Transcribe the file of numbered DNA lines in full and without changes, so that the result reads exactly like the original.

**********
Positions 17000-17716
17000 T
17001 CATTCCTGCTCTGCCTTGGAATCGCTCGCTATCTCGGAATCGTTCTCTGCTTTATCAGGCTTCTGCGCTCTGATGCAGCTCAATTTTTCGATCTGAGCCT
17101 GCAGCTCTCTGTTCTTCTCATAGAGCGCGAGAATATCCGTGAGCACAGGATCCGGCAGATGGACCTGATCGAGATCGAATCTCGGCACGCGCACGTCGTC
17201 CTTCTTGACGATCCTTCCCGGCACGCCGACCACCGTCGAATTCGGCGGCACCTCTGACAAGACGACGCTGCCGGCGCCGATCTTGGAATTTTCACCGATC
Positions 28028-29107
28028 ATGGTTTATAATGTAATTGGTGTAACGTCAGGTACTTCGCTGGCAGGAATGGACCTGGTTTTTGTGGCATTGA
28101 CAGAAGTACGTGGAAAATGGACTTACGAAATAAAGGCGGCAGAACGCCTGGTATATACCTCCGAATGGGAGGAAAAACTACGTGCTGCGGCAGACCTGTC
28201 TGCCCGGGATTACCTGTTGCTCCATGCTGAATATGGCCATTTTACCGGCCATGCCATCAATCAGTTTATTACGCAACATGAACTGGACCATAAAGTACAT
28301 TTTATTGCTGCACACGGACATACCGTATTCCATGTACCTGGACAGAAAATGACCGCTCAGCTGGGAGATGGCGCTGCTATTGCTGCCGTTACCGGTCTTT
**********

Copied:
Positions 17000-17716
17000 T
17001 CATTCCTGCTCTGCCTTGGAATCGCTCGCTATCTCGGAATCGTTCTCTGCTTTATCAGGCTTCTGCGCTCTGATGCAGCTCAATTTTTCGATCTGAGCCT
17101 GCAGCTCTCTGTTCTTCTCATAGAGCGCGAGAATATCCGTGAGCACAGGATCCGGCAGATGGACCTGATCGAGATCGAATCTCGGCACGCGCACGTCGTC
17201 CTTCTTGACGATCCTTCCCGGCACGCCGACCACCGTCGAATTCGGCGGCACCTCTGACAAGACGACGCTGCCGGCGCCGATCTTGGAATTTTCACCGATC
Positions 28028-29107
28028 ATGGTTTATAATGTAATTGGTGTAACGTCAGGTACTTCGCTGGCAGGAATGGACCTGGTTTTTGTGGCATTGA
28101 CAGAAGTACGTGGAAAATGGACTTACGAAATAAAGGCGGCAGAACGCCTGGTATATACCTCCGAATGGGAGGAAAAACTACGTGCTGCGGCAGACCTGTC
28201 TGCCCGGGATTACCTGTTGCTCCATGCTGAATATGGCCATTTTACCGGCCATGCCATCAATCAGTTTATTACGCAACATGAACTGGACCATAAAGTACAT
28301 TTTATTGCTGCACACGGACATACCGTATTCCATGTACCTGGACAGAAAATGACCGCTCAGCTGGGAGATGGCGCTGCTATTGCTGCCGTTACCGGTCTTT